drop.resource("posts", PostController()) 

drop.run() 

Now, in your browser, you can go to localhost:8080/pets and see that our page is created.

Persisting Information

One of the most essential capabilities of an App is persisting information. Vapor supports some of the best persistence technologies - like MySQL, PostgreSQL, MongoDB, SQLite and Redis - through the use of providers.

The Provider protocol creates a simple and predictable way to add functionality and third party packages to your Vapor project.

In this project, we will utilize MySQL, but feel free to use any other technology you may be more comfortable with.

Configuring our MySQL Database

We will use Sequel Pro to create our MySQL database. First, you will need to connect to MySQL. Choose Standard connection, enter 127.0.0.1 for host. Default username for a new MySQL installation is root, with a blank password, in case you have not set up your own MySQL username and password. To create a new database you just need to select the option Add Database as in the image below, and type the database name - in our case, "PetDB".

Vapor 2.png

Now go to Terminal and type vapor build to link your project with MySQL.

So far so good, but now let's configure the database on our Vapor project. First, we need to include the provider for MySQL in our dependency file. To do so, open /Package.swift and include the following line .Package(url: "https://github.com/vapor/mysql-provider.git", majorVersion: 1, minor: 0) on the dependencies array, and don't forget to add a comma between the objects inside the array. Now, let's update the project, ensuring all dependencies will be downloaded and included. Go to Terminal and run vapor clean and then vapor xcode. Now, back to Xcode, and open the /Config folder. There, create a new folder named /secrets, and a file named mysql.json. Your project navigator should looks like this:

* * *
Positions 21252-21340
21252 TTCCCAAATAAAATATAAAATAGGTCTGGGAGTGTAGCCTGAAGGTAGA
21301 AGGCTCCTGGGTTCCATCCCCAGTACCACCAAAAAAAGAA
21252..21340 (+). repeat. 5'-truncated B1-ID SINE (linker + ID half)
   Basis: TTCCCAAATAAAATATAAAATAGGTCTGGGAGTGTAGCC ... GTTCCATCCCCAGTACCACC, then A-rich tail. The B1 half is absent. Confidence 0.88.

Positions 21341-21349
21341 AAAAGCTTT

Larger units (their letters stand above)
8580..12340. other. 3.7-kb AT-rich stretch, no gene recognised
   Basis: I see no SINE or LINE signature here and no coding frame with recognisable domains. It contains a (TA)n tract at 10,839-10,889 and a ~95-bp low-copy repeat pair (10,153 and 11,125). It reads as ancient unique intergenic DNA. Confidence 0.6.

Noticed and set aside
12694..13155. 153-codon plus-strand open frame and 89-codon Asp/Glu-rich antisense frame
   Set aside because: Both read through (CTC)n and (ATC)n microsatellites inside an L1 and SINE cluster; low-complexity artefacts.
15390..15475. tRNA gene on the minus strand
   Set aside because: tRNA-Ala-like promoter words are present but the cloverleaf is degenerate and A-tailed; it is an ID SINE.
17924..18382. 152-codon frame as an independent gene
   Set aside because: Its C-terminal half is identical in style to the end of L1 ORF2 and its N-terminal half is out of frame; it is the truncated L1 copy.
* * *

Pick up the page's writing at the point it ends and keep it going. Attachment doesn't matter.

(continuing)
Vapor 3.png

 

 

 

 

 

 

 

 

 

 

Inside mysql.json, you will enter a JSON with your database information. In our example, the JSON will look like this: 

{ "host": "localhost",

"user": "root",

"password": "",

"database": "PetDB"

}

Let's open /Source/App/main.swift and include import VaporMySQL, and also update our Droplet instance to include the new provider: let drop = Droplet(providers:[VaporMySQL.Provider.self]).

Our MySQL configuration is pretty much done. We can check if everything went well provisionally by adding the new route:

drop.get("version") { request in 

    if let db = drop.database?.driver as? MySQLDriver {

        let version = try db.raw("SELECT version()")

        return try JSON(node: version)

    } else {

        return "Failing during DB connection"

    }

}

and accessing localhost:8080/version through your browser. MySQL current version number will be printed.

Alright! We've come a long way. But we still have a lot to learn. In this first tutorial, we learned how to install and configure our environment and our database. In Part 2, we will learn how to make the Create our Pet Model, and create our CRUD operations. And it will be way more fun, because we will finally start to do what we like most: code! Look out for Part 2 next week on Avenue Code Snippets. See you there!


Author

Guilherme Teixeira

System Engineer Consultant at Avenue Code.